1. Introduction

Date Published

The steps that may be involved in the processing of an application for registration are set out here.

1.1

The application may be accepted, meaning that, after examination of the application, the Registrar or the Registrar's delegate is satisfied that the application has been made in accordance with the Act (see section 6 definition), and that there are no grounds for rejecting it (subsection 33(1)). The acceptance of the application is advertised in the Official Journal for the purposes of opposition (section 34). The application then proceeds through a two month opposition period (which may be extended) during which its acceptance may be challenged. At the end of the two months (or that period as extended), if no opposition has been filed, or if an opposition has been unsuccessful, the application may proceed  to registration.


1.2

The application may be rejected, meaning that, after examination of the application, the Registrar or the Registrar's delegate is satisfied that the application has not been made in accordance with this Act (see section 6 definition), or there are grounds for rejecting it, and after giving the applicant an opportunity to be heard, has rejected the application (subsections 33(3) and (4)). The rejection of the application is advertised in the Official Journal (section 34).


1.3

The application may be withdrawn, meaning that the person who made the application for registration, or a person to whom the right or interest relied on in making the application has been passed, has given notice to the Registrar to withdraw the application (section 214). This process is different from lapsing in that the application is finalised completely from the date of the notice of withdrawal.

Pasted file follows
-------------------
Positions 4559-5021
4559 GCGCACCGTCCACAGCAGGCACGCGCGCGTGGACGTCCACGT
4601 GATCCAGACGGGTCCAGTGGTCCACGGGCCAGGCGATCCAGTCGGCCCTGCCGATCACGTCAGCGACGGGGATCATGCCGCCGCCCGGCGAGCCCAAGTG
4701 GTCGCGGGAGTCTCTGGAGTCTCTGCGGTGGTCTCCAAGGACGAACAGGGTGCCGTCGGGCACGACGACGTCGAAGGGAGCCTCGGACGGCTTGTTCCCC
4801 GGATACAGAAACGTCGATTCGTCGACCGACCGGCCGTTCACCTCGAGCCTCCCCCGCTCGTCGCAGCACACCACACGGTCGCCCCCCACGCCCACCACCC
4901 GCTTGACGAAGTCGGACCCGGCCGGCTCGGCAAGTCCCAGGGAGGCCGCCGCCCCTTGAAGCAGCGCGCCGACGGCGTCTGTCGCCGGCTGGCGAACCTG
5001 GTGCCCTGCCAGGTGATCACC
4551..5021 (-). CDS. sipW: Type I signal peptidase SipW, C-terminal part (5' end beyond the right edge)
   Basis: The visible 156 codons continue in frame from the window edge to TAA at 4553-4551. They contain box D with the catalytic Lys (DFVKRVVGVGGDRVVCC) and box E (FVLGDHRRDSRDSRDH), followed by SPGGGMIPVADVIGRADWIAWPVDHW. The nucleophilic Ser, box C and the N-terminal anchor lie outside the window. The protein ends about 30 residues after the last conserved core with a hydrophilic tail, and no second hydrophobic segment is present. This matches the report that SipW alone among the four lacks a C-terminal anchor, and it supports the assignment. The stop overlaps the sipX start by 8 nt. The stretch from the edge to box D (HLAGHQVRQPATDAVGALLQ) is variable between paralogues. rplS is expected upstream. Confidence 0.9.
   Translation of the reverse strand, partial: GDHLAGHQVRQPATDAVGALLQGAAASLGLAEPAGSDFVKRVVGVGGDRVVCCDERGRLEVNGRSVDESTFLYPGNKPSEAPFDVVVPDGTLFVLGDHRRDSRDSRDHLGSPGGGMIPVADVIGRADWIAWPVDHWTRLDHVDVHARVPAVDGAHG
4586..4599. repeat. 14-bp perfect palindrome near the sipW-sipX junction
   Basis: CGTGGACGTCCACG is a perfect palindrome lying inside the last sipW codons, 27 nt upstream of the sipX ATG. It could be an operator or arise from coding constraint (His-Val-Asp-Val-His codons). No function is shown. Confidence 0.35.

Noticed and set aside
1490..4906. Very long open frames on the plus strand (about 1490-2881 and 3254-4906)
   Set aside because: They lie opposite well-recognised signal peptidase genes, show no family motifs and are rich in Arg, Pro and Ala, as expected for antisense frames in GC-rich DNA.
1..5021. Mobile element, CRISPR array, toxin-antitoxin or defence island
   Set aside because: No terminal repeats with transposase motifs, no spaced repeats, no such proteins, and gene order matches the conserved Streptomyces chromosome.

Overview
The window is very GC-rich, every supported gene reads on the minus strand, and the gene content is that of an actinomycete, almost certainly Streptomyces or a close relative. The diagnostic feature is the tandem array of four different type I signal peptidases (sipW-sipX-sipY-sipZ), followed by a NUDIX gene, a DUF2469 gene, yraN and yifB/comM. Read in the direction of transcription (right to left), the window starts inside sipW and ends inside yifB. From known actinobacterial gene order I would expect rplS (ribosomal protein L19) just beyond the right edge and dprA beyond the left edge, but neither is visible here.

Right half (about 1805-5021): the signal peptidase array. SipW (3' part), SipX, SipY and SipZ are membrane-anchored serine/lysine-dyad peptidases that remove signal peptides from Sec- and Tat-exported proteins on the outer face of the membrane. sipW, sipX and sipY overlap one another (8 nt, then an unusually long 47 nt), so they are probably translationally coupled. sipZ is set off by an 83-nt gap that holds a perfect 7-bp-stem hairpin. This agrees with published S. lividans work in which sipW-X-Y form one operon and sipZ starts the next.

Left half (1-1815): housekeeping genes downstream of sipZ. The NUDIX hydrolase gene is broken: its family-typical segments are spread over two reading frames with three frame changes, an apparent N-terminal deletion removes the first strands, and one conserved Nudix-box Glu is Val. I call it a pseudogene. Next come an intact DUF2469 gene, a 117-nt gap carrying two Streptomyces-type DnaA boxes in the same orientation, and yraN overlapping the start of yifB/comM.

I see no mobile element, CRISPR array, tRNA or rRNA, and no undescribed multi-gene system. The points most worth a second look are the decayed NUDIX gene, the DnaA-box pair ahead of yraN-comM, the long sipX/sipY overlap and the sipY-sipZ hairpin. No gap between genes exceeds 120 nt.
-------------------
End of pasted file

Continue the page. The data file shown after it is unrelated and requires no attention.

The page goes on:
Before a notice of withdrawal of an application for a trade mark can be processed, it is important the intention of the applicant is clearly stated, ("I request that my application be withdrawn ...") as the differences between actively seeking to withdraw an application and merely allowing it to lapse are significant for both the applicant and the Office.


1.4

The application may lapse meaning that:


Lapsed applications can be revived under section 224 by way of a late application for extension of time if justified in the circumstances and appropriate fees are paid. The applicant who allows the application to lapse will also be sent any applicable notices.


Note:

  • An application may lapse before or after acceptance.
  • In determining the 15 month period, no account is taken of any period for which acceptance is deferred (subreg. 4.12(2)).
  • A basic period of six months is allowed for registration after acceptance. The period can be varied:
    • Where there have been opposition proceedings
    • where the application is subject to proceedings before a court, the Administrative Appeals Tribunal or the Registrar (opposition); or
    • where the applicant has died.
  • ​​​​​​​​​​​​​​Ordinarily, the six month period is calculated from the date acceptance is advertised in the Official Journal.
  • If there has been an opposition or an extension of time to file a Notice of Opposition, the registration fee must be paid within the time limit set by the Registrar (usually three months from the end of opposition proceedings).  ​​​​​​​